The tyrosine kinase inhibitor tyrphostin AG126 reduces activation of inflammatory cells and increases Foxp3+ regulatory T cells during pathogenesis of rheumatoid arthritis

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Abstract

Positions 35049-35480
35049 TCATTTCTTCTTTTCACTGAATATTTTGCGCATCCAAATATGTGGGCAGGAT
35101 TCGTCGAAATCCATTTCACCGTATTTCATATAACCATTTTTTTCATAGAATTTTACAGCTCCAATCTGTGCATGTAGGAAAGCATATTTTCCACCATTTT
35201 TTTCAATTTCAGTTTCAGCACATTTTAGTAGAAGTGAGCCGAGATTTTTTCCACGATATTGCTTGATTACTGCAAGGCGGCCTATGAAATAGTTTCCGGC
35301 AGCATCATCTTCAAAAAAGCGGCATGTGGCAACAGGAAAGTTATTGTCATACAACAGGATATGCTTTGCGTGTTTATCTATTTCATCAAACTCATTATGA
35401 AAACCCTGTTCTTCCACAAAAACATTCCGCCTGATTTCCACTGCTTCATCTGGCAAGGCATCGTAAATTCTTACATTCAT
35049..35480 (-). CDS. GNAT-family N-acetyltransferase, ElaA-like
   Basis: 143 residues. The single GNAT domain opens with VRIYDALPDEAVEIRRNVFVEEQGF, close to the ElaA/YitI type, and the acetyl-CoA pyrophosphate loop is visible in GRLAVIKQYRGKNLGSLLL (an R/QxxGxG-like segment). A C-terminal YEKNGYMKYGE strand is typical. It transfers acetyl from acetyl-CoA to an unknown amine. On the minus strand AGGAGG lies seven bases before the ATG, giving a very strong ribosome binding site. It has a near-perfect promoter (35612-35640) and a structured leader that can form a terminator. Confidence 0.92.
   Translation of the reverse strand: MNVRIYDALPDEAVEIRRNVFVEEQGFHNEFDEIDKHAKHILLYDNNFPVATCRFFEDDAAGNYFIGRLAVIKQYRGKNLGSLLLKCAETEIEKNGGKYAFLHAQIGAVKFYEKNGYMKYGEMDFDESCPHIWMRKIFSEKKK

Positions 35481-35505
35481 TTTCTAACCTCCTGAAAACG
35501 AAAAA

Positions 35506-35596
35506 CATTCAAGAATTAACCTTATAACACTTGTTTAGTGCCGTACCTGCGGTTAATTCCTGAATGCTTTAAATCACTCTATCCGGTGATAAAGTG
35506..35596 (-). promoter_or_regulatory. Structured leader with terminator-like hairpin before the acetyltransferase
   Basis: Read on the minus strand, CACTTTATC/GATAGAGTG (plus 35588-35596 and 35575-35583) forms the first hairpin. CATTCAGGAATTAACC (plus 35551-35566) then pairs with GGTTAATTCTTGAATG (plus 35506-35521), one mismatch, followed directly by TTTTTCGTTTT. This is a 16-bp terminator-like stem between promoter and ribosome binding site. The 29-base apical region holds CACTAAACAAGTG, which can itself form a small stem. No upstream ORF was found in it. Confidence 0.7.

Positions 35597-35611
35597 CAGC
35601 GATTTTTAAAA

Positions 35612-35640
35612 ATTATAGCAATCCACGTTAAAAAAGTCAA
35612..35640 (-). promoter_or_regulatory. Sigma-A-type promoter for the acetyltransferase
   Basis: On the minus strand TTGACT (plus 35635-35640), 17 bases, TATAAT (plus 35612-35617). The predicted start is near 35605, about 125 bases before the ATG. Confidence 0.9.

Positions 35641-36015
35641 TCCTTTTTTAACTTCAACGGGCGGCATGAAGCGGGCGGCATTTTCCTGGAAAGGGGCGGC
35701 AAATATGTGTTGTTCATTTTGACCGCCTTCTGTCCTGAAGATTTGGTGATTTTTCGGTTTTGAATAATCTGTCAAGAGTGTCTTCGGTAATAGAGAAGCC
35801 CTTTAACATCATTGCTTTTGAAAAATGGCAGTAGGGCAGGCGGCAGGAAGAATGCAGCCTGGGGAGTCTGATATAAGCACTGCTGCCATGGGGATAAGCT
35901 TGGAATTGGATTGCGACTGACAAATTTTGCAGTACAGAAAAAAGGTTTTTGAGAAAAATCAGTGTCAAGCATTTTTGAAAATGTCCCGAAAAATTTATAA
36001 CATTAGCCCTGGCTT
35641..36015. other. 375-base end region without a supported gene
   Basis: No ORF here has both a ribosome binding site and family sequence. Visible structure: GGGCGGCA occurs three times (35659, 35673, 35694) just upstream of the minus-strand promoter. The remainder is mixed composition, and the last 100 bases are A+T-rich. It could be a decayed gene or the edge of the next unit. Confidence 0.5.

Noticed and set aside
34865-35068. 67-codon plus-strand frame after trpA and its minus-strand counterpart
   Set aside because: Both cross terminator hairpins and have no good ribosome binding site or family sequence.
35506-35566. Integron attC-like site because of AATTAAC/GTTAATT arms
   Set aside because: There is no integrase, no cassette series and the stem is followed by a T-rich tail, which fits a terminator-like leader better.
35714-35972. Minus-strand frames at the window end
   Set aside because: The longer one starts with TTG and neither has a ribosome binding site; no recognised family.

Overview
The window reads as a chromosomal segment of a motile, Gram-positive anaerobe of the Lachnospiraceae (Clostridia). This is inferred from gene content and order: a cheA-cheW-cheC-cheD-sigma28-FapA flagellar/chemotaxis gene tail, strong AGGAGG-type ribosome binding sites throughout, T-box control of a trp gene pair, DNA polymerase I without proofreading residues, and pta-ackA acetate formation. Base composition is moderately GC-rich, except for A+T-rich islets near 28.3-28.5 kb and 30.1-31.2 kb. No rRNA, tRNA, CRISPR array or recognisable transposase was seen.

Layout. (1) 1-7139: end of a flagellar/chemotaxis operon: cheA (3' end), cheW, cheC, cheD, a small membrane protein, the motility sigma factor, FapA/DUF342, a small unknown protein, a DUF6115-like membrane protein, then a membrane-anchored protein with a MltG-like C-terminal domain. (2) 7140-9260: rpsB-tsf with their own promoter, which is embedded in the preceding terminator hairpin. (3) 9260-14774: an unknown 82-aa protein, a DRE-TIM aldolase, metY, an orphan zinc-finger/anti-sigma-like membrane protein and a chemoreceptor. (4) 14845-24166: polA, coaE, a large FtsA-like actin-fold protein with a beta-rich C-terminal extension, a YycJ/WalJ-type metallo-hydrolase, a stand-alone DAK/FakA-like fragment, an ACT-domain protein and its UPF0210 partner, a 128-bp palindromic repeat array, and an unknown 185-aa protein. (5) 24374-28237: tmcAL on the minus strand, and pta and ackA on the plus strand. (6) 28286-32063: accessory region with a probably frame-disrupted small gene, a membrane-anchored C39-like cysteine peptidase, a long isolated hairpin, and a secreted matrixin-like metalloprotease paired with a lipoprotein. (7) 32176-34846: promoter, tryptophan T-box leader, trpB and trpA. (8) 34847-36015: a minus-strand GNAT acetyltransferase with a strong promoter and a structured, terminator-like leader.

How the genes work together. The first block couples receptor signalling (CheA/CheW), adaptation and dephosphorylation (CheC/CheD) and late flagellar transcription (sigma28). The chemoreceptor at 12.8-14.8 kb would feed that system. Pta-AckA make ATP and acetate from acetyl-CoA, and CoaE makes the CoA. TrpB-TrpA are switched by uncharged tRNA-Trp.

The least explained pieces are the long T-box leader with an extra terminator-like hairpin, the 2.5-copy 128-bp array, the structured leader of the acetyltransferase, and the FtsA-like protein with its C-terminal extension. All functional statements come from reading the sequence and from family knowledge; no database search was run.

Protein tyrosine kinases are key mediators of the signal transduction cascades that control expression of many genes involved in the induction of inflammation caused by arthritis. Here we investigate the effect of the tyrosine kinase inhibitor tyrphostin AG126 on a mouse model of adjuvant-induced arthritis (AIA). We report that when given at 5 mg/kg i.p. every 48 h from days 0–21, AG126 exerts potent anti-arthritic effects. Further, we investigated the role of AG126 on the key mediators of arthritic inflammation, namely, edema, arthritic score, presence of immunophenotypes including Foxp3+, CD4+Foxp3+, and CD25+Foxp3+ T regulatory (Treg) cells, as well as pro- and anti-inflammatory mediators. AG126 treatment significantly attenuated the severity of AIA and caused a substantial reduction in the percentage of CD2+, CD3+, CD4+, CD8+, CD23+, CD80+, CD86+ CD122+, CD195+, TCRβ+, and GITR+ cells in whole blood. Moreover, administration of AG126 under arthritis-inducing conditions resulted in suppression of IL-17A+, IFN-γ+, CD4+ and CD25+ populations while causing an increase in the Foxp3+, CD4+Foxp3+, and CD25+Foxp3+ Treg populations in the spleen. In addition, RT-PCR analysis revealed increased expression of CD4, CD8, IL-17A, IFN-γ, TNF-α, and NF-κB p65 mRNAs and decreased IL-4 mRNA in the arthritic control (AC) mice, while treatment of animals with AG126 reversed these effects. Western blot analysis confirmed the decreased expression of IL-17, GITR, NF-κB p65 proteins and increased Foxp3 and IL-4 proteins following AG126 treatment of knee tissue. Thus, our findings provide new evidence that inhibition of protein tyrosine kinase activity decreases the progression of arthritis.

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